More than 40 years after the Vietnam War ended, the Trump administration is preparing an effort to deport refugees from that war who ended up in the United States.
The effort was first reported by the Atlantic, which says the plan stems from the administration’s recent efforts to reinterpret a 2008 agreement between the Vietnamese and U.S. governments. That agreement says Vietnam War refugees who arrived in the United States after 1975 but before July 12, 1995—the day the two nations re-established diplomatic relations—are not deportable.
In 2017, the Trump administration reinterpreted that agreement to exclude Vietnamese refugees who have been convicted of crimes—about 7,800 of the 8,600 Vietnamese nationals the administration considered deportable, according to a Reuters article from April. That move contributed to the departure of U.S. ambassador to Vietnam Ted Osius in November of 2017. Hanoi has objected, but Osius told Reuters in April that the Trump administration had threatened diplomatic and trade repercussions if it didn’t fall into line.
Public interest organization Asian Americans Advancing Justice sued the administration over the policy, and a filing in that case said the government was backing off, the New York Times reported in November. Department of Homeland Security spokesperson Katie Waldman confirmed at that time that they weren’t pursuing deportations, although ICE continued to argue that it had the right to deport those people.
Now, the Atlantic says, the deportations are back on the table. Spokesman James Thrower of the U.S. Embassy in Hanoi told the Atlantic that the United States believes it has the right to deport all Vietnamese nationals in the U.S. who have been convicted of crimes or are undocumented. Thrower said that the agreement laid out procedures for deporting post-1995 immigrants, and while the agreement said those procedures didn’t apply to pre-1995 immigrants, it does not expressly preclude deporting those people.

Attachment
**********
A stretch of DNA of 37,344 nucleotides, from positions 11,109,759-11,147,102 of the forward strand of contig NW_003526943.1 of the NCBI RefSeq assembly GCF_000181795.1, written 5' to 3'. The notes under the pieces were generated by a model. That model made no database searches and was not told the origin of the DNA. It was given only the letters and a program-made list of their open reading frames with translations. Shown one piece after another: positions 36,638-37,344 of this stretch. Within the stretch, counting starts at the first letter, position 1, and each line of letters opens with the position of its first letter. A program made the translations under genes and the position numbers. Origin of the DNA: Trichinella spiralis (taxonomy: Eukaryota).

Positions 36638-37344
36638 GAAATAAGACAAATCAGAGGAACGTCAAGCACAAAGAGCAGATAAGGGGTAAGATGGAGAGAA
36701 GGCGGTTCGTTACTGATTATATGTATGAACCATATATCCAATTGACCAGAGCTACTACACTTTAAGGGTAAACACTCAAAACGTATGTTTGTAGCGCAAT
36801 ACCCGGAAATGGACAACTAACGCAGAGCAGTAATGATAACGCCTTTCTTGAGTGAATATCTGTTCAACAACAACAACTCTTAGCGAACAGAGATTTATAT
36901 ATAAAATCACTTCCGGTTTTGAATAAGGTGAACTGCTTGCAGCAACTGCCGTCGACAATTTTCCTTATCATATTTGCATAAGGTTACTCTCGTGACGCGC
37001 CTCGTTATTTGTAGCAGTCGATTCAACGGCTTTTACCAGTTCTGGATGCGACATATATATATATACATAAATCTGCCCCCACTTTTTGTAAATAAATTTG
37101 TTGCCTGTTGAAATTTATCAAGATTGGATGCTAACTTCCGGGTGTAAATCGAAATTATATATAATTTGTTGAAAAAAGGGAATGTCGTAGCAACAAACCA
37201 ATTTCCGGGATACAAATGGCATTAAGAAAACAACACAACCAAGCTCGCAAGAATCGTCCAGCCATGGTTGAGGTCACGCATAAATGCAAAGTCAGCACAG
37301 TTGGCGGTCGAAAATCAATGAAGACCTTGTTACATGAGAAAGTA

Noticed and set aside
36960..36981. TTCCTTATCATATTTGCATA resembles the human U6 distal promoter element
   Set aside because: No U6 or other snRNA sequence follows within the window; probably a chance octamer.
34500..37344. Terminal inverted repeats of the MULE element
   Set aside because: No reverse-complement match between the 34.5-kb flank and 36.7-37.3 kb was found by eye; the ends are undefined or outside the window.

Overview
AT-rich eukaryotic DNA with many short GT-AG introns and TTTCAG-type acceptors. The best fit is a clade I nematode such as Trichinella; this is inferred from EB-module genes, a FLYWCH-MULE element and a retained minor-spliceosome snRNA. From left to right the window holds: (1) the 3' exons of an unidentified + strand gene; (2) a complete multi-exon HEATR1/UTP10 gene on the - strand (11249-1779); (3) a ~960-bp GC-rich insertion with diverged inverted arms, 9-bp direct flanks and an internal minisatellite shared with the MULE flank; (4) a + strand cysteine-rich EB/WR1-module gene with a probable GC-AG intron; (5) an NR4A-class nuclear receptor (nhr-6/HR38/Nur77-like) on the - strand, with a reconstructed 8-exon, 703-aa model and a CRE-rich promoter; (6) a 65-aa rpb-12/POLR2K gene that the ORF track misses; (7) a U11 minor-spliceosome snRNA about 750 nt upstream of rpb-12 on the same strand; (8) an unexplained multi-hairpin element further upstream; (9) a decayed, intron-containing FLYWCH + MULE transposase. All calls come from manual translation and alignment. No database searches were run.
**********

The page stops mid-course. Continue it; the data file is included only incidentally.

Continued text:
The 2008 treaty is automatically renewed every three years unless one party opts out, the Atlantic notes. It is set to expire again in January. Advocacy group the Southeast Asia Resource Center told the Atlantic that State Department officials have met with Vietnamese embassy representatives to discuss changing the agreement.
In addition to hurting relations between the two countries, Osius said in April, the deportations could threaten the safety of people who supported South Vietnam, which lost the war despite U.S. backing.
“There was resistance on the Vietnamese side because these folks would make trouble,” he said. “They’d be worried about them being destabilizing actors in this country.”
The move is already getting pushback. A separate Atlantic article notes that 22 House Democrats have signed a letter expressing “concern” about the Trump administration’s about-face. Phi Nguyen of Asian Americans Advancing Justice told the magazine he’d received numerous emails from worried Vietnamese Americans, and AAAJ has joined numerous organizations and lawmakers to formally call on the administration to stop the deportations.
AAAJ estimates that about 8,500 people could be affected, all of whom have lived in the United States between 23 and 43 years. An order in the organization’s proposed class-action lawsuit describes seven named plaintiffs, most of whom left Vietnam as children and whose immediate families are U.S. citizens or lawful permanent residents. Those plaintiffs were convicted of drug charges, driving without a license, check fraud, vandalism, simple assault and battery, robbery and burglary.